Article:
The sixth chapter in the FCE book was authored by Priyan Seneviathan. I’m no expert on the Sri Lanka context vis-a-vis social identities and relationships for conflict prevention. So this “review” will figure a few excerpts from the chapter that I found interesting.
Currently there are 95 such Co-Existence Committees established across 7 districts of the country comprising of 5,821 members.
The uniqueness of the co-existence committees is that they comprise of people from different trades and different religions as well as different ethnic groups.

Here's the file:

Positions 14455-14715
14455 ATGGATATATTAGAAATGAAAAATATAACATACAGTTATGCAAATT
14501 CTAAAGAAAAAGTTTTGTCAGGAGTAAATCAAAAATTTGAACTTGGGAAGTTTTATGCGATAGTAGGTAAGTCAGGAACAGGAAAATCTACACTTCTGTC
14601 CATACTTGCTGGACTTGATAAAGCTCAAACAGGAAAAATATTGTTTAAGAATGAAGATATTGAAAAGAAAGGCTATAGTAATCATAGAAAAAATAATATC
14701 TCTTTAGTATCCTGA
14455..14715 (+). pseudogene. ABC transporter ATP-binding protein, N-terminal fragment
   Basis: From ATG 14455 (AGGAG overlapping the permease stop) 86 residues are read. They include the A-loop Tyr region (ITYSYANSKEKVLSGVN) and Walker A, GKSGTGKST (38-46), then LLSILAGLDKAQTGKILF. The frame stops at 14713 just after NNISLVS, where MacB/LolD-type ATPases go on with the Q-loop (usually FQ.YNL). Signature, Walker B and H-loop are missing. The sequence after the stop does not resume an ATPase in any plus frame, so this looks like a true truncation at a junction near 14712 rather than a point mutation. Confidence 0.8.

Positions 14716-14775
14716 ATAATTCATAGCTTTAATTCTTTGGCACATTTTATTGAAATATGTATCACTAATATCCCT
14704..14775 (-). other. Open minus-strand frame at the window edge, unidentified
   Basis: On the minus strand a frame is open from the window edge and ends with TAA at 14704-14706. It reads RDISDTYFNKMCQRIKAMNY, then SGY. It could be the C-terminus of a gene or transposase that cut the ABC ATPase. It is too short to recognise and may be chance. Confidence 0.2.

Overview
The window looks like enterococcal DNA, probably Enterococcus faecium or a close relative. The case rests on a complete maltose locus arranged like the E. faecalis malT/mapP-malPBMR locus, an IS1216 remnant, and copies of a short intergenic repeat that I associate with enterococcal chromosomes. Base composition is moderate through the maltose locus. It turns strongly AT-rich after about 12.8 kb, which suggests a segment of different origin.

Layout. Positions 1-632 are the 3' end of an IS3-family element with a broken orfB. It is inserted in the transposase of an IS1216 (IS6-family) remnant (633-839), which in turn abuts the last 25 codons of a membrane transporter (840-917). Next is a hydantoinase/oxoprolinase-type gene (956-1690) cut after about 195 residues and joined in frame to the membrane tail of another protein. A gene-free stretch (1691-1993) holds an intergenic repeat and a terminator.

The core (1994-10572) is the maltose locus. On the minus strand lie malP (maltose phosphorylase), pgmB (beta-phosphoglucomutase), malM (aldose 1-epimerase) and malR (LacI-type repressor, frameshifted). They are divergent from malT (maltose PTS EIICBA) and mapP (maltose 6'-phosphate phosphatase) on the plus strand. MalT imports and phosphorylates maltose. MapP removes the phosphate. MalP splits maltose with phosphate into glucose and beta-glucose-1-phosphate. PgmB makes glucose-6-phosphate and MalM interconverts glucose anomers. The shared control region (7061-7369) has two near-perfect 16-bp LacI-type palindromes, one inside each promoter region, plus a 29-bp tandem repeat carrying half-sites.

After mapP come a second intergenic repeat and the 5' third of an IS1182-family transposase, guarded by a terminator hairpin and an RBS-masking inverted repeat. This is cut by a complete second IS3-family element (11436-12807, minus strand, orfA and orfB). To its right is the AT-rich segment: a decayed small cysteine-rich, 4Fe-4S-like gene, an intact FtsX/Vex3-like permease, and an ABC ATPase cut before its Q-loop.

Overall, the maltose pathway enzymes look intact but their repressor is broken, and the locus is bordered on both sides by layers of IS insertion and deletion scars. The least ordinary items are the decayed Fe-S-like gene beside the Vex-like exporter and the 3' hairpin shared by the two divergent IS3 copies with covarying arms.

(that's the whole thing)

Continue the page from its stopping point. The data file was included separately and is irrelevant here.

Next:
Boege in his analysis on conflict transformation argues that for a successful conflict transformation process to take place, there should be mechanisms in place that are effective in the localities of conflict affected societies that could effectively address relational issues at the local level. He argues that solutions that are bought ‘at the top’ will not be sustainable unless they are synchronized properly with solutions that are coming from the bottom.
In a world that always tries to look at the big picture of a conflict, important aspects of communal relationships that are formed through social identities tend to lose its influence when planning for a post conflict reconstruction phase.
I wish that more had been shared on the main challenges that FCE faced in helping to form the Co-Existence Committees. It would be helpful to have a list of hard lessons learned.